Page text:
Installing Phindex

This is a follow on piece to my 5 part series about writing a search engine from scratch in PHP which you can read at

I get a lot of email requests asking how to setup Phindex on a new machine and start indexing the web. Since the article and code was written aimed at someone with a degree of knowledge of PHP this is somewhat understandable. What follows is how to set things up and start crawling and indexing from scratch.

The first thing to do is setup some way of running PHP and serve pages. The easiest way to do this is install Apache and PHP. If you are doing this on Windows or OSX then go and install XAMPP For Linux follow whatever guide applies to your distribution. Be sure to follow the directions correctly and verify that you can create a file with php_info(); inside it which runs in your browser correctly.

For this I am using Ubuntu Linux and all folder paths will reflect this.

With this setup what you need to do next is create a folder where we can place all of the code we are going to work with. I have created a folder called phindex which I have ensured that I can edit and write files inside.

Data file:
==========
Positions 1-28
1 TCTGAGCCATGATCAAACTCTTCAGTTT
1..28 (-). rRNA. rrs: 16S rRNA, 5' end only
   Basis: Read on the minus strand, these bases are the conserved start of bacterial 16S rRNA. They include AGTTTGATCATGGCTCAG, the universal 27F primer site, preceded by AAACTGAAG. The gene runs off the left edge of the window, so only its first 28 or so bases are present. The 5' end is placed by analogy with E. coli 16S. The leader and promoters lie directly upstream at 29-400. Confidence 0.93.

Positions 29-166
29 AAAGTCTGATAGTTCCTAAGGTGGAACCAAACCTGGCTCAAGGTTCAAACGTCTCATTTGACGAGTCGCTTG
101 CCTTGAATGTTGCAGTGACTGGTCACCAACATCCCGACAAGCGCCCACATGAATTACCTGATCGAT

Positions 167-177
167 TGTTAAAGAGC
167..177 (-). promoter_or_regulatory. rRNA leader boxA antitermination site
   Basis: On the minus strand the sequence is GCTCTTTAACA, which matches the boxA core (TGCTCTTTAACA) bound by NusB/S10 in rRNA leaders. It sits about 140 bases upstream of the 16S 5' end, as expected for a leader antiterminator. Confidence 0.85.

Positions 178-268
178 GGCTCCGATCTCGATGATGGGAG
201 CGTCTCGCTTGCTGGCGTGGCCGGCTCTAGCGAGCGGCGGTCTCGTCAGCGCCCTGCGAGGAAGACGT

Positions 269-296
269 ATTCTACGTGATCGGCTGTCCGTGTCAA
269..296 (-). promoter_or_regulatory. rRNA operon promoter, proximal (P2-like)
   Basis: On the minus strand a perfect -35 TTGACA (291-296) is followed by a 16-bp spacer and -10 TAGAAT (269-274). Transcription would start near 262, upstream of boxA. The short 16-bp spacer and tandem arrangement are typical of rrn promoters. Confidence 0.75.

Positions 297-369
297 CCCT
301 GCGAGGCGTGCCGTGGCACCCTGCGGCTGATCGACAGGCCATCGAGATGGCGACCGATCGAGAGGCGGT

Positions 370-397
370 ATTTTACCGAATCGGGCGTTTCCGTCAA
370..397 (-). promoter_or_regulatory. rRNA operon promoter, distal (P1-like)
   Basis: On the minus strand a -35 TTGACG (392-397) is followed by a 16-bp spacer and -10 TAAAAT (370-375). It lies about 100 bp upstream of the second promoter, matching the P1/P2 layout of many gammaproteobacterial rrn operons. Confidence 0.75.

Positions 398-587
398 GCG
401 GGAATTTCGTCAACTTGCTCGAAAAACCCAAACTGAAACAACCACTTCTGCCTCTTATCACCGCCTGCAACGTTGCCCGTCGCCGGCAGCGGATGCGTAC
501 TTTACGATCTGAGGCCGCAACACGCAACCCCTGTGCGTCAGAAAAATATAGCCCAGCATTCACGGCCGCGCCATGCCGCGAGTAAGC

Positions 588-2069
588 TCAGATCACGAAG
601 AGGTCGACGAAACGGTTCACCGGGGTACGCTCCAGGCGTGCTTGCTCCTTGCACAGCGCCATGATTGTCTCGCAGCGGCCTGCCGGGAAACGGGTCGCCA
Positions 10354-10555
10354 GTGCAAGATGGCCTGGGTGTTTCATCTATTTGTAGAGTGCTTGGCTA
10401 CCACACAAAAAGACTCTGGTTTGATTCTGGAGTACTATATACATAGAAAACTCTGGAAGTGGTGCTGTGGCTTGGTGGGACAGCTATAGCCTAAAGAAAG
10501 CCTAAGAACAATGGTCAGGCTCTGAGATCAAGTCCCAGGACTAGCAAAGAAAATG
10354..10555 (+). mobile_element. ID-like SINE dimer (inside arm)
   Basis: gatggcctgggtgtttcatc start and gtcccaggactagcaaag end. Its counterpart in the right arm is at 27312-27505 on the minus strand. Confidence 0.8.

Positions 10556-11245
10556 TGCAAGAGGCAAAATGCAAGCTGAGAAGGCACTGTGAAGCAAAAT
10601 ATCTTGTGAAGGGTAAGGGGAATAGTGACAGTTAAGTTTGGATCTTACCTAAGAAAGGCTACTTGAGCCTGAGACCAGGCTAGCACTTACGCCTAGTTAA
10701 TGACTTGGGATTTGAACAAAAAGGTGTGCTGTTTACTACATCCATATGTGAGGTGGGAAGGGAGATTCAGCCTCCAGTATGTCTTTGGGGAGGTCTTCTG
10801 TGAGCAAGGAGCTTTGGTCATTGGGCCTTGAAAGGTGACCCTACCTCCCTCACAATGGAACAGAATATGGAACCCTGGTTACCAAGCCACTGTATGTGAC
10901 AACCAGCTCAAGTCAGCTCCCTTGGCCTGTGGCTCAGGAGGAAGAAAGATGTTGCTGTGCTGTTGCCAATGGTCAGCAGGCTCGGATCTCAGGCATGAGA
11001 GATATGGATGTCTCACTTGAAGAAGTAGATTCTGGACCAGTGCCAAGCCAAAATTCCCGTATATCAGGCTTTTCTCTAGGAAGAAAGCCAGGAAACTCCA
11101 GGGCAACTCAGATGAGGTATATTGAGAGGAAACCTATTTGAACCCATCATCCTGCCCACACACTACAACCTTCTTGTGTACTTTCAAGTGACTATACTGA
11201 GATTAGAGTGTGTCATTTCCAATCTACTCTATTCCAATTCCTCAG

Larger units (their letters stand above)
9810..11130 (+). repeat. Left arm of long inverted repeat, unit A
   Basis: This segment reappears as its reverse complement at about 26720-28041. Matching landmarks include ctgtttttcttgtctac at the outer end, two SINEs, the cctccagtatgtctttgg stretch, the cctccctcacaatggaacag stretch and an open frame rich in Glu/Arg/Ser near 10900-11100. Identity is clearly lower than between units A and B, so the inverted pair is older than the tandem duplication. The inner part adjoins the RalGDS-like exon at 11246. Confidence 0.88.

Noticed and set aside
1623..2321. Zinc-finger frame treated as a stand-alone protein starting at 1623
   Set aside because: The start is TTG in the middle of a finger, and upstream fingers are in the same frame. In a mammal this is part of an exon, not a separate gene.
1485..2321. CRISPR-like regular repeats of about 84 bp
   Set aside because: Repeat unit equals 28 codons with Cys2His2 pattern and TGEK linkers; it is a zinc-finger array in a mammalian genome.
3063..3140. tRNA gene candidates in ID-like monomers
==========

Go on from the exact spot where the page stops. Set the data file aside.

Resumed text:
Inside this folder we need to unpack the code from github

boyter@ubuntu:/var/www/phindex$ unzip
   creating: Phindex-master/
  inflating: Phindex-master/tests/singlefolderindex_test.php

At this point everything should be running, however as nothing is indexed you wont get any results if you browse to the search page. To resolve this without running the crawler download the following and unpack it to the crawler directory.

boyter@ubuntu:/var/www/phindex/Phindex-master/crawler$ tar zxvf documents10000.tar.gz
boyter@ubuntu:/var/www/phindex/Phindex-master/crawler$ ls
crawler.php  documents  documents10000.tar.gz  parse_quantcast.php

The next step is to create two folders. The first is called “document” and the second “index”. These are where the processed documents will be stored and where the index will be stored. Once these are created we can run the indexer. The folders need to be created in the root folder like so.

boyter@ubuntu:/var/www/phindex/Phindex-master$ ls
add.php  crawler    index   tests
classes  documents  interfaces  search.php

With that done, lets run the indexer. If you cannot run php from the command line, just browse to the php file using your browser and the index will be built.

boyter@ubuntu:/var/www/phindex/Phindex-master/$ php add.php
Starting Index

This step is going to take a while depending on how fast the computer you are using is. Whats happening is that each of the crawled documents is processed, saved to the document store, and then finally each of the documents is indexed.

At this point everything is good. You should be able to perform a search by going to the like so,

Phindex Screenshot